Optimizing bar label placement


When creating bar charts, it is very common to display labels with the bars to make it easier to determine the bar values or to provide additional information in the chart. However, these labels can take away valuable data space, particularly if you generate a smaller-sized graph. As you see in the graph below, axis offsets reserve space for the bar labels so that they are fully contained within the data area. These offsets can take away space that could be used by the bar chart, particularly when horizontally-oriented.

Here are some tips and tricks on how to label your bars in a way to optimize the space for your bar chart.

Label Positioning

For these examples.I wanted to compute both the average MPG and the average MSRP for display. Therefore, I used PROC SUMMARY to precompute the data.

proc summary data=sashelp.cars nway;
   class type;
   var mpg_city msrp;
   output out=cars mean=;

For horizontal bar charts, there is a DATALABELFITPOLICY available called INSIDEPREFERRED. This policy will put all bar labels inside the bar, unless the bar is too small to contain the label. In that case, the label is placed outside of the small bar. The result is a bar chart that almost always has no axis offsets created for the bar labels. This option is available on all flavors of horizontal bar chart in the SGPLOT and SGPANEL procedures.

proc sgplot data=cars;
   hbarparm category=type response=mpg_city / datalabel=msrp

For vertical bar charts, this fit policy is not available; however, you still have a creative option. Instead of using the DATALABEL option on the bar chart, overlay a TEXT plot on top of the bar chart. This plot gives you a lot of control on how text is plotted around a data point. Using the data point as an anchor, the POSITION option gives you the ability to specify any of nine positions for the text. In addition, you can specify those positions using a data set variable. You can use this option to dynamically move the text inside or outside of a bar.

In the data steps below, I assigned a position value in the "pos" variable, based on a value that is roughly in the middle of the data range. You can tune this value to be closer to the max value if you know you have smaller labels. For a vertical bar chart, you will need to use the "top" and "bottom" values, while you should use the "left" and "right" values for horizontal bar charts.

data cars_hor;
  set cars;
  length pos $ 5;
  if mpg_city > 30 then pos="left";
  else pos="right";

data cars_ver;
  set cars;
  length pos $ 6;
  if mpg_city > 30 then pos="bottom";
  else pos="top";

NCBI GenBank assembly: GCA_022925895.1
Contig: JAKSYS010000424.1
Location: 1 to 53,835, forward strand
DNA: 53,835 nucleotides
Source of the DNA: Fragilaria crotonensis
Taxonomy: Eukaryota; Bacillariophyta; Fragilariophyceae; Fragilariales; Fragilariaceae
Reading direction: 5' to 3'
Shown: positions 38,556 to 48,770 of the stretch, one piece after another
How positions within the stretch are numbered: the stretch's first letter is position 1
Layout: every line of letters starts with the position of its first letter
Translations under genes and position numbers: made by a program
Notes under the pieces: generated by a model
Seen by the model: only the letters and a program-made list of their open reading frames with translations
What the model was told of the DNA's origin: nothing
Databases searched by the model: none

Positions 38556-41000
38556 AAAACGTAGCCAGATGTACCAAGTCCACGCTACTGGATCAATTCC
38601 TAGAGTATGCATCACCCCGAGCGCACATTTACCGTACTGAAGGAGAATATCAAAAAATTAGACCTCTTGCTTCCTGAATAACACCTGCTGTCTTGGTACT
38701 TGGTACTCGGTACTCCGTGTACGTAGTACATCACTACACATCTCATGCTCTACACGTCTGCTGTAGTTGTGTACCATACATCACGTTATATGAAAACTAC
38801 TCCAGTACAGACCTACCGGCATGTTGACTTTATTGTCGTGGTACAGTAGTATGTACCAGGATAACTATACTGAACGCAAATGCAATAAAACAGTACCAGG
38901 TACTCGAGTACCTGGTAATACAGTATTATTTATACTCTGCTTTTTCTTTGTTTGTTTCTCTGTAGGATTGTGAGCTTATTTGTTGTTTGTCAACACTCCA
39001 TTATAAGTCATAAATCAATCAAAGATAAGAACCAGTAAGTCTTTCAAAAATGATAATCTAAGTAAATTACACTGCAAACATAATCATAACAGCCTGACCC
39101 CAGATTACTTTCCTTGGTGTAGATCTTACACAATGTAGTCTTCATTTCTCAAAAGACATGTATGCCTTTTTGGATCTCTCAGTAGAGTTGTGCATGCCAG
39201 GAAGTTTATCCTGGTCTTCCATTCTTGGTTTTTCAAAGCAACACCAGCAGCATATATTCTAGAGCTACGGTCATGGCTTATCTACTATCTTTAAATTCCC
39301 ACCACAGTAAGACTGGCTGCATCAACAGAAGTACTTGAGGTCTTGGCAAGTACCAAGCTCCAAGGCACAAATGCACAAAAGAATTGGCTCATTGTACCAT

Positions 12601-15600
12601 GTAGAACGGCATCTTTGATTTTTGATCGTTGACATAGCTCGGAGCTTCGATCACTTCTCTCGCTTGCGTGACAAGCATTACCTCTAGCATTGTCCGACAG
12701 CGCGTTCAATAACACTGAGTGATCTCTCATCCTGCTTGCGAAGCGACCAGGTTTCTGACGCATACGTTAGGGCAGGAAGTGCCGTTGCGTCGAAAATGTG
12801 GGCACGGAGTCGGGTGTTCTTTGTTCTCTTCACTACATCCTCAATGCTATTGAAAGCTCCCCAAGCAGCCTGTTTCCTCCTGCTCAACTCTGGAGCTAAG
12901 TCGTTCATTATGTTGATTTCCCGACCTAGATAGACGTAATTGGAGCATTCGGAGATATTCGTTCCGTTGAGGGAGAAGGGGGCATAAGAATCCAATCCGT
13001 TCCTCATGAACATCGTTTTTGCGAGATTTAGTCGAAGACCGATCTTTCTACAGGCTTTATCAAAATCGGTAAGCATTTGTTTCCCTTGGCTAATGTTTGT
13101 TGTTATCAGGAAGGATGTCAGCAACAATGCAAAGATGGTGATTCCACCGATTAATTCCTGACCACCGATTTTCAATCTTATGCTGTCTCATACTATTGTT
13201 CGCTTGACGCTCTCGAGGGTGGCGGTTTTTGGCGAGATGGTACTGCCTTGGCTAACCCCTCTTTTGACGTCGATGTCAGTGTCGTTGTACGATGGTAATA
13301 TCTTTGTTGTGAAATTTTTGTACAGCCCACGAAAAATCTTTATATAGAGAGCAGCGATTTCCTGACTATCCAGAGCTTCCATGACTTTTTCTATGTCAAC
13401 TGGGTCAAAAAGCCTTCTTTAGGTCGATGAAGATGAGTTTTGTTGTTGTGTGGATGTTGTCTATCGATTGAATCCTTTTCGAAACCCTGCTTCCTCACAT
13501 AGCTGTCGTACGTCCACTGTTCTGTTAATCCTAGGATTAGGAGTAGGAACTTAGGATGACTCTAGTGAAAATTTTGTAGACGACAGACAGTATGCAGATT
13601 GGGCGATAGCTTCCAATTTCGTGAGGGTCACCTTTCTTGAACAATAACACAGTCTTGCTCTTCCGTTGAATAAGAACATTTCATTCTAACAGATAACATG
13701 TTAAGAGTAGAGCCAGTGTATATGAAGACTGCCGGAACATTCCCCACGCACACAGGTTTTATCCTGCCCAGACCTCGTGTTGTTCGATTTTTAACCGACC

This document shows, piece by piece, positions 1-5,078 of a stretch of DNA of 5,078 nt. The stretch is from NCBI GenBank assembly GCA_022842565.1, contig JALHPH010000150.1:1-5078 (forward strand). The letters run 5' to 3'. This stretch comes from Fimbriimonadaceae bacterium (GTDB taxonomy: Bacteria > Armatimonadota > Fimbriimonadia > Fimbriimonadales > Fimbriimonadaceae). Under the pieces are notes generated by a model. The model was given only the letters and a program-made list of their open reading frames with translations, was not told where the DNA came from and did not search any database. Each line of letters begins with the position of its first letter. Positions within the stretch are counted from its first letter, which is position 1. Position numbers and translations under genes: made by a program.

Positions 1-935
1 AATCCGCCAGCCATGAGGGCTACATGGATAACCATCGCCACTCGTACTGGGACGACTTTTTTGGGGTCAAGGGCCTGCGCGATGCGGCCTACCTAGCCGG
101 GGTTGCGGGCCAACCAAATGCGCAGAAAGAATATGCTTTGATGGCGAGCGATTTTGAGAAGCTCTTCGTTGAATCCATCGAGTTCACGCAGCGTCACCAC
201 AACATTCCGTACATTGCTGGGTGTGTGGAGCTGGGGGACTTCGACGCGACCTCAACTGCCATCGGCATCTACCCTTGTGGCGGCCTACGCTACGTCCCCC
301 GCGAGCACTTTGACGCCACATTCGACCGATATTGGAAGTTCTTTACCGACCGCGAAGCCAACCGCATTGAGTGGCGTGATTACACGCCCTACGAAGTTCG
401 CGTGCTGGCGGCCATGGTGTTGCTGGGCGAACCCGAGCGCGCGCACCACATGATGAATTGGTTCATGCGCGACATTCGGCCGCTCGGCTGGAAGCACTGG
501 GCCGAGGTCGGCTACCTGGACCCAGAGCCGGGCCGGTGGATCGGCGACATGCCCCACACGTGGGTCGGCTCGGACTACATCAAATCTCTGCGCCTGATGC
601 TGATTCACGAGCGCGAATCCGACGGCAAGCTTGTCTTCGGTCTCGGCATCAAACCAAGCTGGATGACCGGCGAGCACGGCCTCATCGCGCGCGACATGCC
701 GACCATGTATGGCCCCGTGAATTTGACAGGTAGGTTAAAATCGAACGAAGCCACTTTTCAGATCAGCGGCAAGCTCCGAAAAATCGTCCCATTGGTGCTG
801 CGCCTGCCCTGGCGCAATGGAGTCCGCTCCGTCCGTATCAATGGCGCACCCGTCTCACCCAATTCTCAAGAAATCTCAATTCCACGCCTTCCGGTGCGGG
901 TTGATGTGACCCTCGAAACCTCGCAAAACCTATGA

The other key option needed on the TEXT plot is the CONTRIBUTEOFFSETS option. This option gives you the ability to specify which axis offsets can be affected by the TEXT plot content. Ny default. the longest string in the TEXT plot is used to contribute to all axis offset calculations. In this case, the labels are within the bars, so we do not want the text to impact the offsets. Therefore, I set the value to NONE.

proc sgplot data=cars_ver noautolegend;
   vbarparm category=type response=mpg_city;
   text x=type y=mpg_city text=msrp / position=pos contributeoffsets=none;

This approach also works in the horizontal directions.

proc sgplot data=cars_hor noautolegend;
   hbarparm category=type response=mpg_city;
   text y=type x=mpg_city text=msrp / position=pos contributeoffsets=none;

Two-label Support

Now that you know how to add and position a custom label, you can now enhance the bar labeling by having two labels. You can either use two TEXT plots or combine a TEXT plot with a regular bar label, In the examples below, I used the POSITION option to explicitly set the position of the TEXT plot values to be inside of the bar, while using the DATALABEL option to turn on the standard bar chart label.


proc sgplot data=cars noautolegend;
   format mpg_city 4.1;
   vbarparm category=type response=mpg_city / datalabel;
   text x=type y=mpg_city text=msrp / position=bottom contributeoffsets=none;


proc sgplot data=cars noautolegend;
   format mpg_city 4.1;
   hbarparm category=type response=mpg_city / datalabel;
   text y=type x=mpg_city text=msrp / position=left contributeoffsets=none;

Final Notes

When using the SG procedures, the TEXT plot technique cannot be used with a VBAR or HBAR statement. You must either pre-summarize the data and use a VBARPARM or HBARPARM statement, or just use a VBARBASIC or HBARBASIC statement. For Graph Template Language (GTL) users, this technique is done by overlaying either a BARCHART or BARCHARTPARM statement with one or more TEXTPLOT statements. I hope you find this useful!


About Author

Dan Heath

Principal Systems Developer

Dan Heath is a principal systems developer at SAS Institute. A SAS user for more than 28 years, Dan specializes in SAS/GRAPH software, ODS Graphics, and related graphing technologies. Dan has been a speaker at a number of regional and local users' group meetings, including SAS Global Forum, PharmaSUG, and WUSS. He received a BS degree in computer science from North Carolina State University.

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